The word “evolution” is used advisedly because Tattersall is resolutely opposed to the view that natural selection operating on the slight changes offered by the process of mutation is the engine that drives the course of organic evolution. As exemplified in The Monkey in the Mirror, Ian Tattersall has become the point man in what I have referred to as “the great leap backwards” (Brace 2000:129). The focus of his disapproval has been the neo-Darwinian outlook in the pre-World War II Evolutionary Synthesis of Theodosius Dobzhansky, George Gaylord Simpson, and its surviving giant Ernst Mayr. In his view, “the Synthesis ‘hardened’ into dogma” (2002:35); “a dogma whose heavy hand continues to oppress the science of human origins a half-century later” (Tattersall 2000:2).
At this point, the reader has every right to query, ‘If natural selection working on spontaneously generated variation is not the reason why evolution occurs, what - short of special creation - could the mechanism actually have been’? Tattersall’s answer in fact is a kind of crypto-creationism. I do not mean to imply that his form of creationism has anything to do with the version advocated by fundamentalist religious adherents. He is quite articulate in his opposition to “the tenets of creationism taught as science in schools” (2002:4).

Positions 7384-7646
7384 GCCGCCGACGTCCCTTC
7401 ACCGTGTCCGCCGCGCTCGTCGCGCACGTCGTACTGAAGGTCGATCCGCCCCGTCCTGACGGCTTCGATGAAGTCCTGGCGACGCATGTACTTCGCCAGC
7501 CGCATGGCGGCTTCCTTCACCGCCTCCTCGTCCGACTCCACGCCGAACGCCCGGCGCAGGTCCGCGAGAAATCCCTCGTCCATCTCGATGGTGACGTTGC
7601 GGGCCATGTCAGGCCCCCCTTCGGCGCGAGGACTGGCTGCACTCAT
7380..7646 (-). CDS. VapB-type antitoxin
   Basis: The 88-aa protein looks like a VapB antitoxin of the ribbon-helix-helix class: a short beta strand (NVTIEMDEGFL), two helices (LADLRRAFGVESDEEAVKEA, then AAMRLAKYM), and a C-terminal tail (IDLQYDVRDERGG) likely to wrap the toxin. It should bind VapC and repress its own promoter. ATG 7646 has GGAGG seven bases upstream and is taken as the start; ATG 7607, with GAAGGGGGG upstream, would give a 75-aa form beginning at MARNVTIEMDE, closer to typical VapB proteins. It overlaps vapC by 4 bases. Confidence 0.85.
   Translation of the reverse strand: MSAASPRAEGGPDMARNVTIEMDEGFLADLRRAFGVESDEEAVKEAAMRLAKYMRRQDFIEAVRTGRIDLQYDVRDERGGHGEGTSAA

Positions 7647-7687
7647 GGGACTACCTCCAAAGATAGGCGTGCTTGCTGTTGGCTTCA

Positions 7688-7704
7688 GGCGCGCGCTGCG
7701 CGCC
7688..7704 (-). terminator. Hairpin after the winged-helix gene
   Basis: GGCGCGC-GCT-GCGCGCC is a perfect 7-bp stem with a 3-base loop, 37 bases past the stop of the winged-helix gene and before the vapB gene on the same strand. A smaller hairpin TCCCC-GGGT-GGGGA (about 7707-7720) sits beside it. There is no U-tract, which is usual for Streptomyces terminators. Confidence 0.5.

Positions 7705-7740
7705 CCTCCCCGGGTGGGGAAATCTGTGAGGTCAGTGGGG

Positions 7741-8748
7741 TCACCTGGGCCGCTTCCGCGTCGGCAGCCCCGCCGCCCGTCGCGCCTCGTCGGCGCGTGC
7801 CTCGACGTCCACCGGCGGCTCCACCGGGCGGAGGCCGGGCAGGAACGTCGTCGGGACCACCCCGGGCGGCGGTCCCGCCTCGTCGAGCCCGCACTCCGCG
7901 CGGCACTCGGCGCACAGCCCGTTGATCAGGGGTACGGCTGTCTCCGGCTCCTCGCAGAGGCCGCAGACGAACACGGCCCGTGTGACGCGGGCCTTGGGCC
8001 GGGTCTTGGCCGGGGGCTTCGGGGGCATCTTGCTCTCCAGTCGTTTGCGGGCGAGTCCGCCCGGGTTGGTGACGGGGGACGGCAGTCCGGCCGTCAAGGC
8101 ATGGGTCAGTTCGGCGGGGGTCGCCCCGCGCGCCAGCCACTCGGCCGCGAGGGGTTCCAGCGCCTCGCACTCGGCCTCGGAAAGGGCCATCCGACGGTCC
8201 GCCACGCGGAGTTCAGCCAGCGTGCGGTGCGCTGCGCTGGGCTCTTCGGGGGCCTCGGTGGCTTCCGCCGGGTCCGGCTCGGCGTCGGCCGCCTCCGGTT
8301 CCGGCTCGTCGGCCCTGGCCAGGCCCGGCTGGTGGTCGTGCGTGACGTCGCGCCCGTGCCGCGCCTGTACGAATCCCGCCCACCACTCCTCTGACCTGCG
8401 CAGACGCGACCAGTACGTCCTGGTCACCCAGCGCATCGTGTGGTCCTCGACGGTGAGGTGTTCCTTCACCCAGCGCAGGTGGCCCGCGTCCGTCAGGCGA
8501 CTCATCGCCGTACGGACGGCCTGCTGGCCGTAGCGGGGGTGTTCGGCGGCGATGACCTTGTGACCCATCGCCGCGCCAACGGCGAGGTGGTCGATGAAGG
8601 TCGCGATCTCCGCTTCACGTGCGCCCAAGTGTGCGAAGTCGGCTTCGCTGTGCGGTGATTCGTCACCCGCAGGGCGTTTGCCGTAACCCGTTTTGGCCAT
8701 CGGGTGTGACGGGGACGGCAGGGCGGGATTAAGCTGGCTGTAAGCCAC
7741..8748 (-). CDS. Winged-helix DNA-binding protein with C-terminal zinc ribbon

His mechanism, however, is a form of species selection that requires the sudden and unexaminable appearance and disappearance of species. As he puts it, “speciation remains the black box of biology, a phenomenon that is of critical importance but that remains poorly understood” (2002:41). His only offhand suggestion of a mechanism is the possibility of the drastic changes attributed to ‘homeobox’ additions or duplications whereby “modern” body architecture and size was “achieved . . . in a single leap rather than as a result of gradual fine-tuning over the millennia” (2002:46). Although he does not mention this, it brings to mind the “hopeful monster” advocacy of Richard Goldschmidt nearly sixty years ago.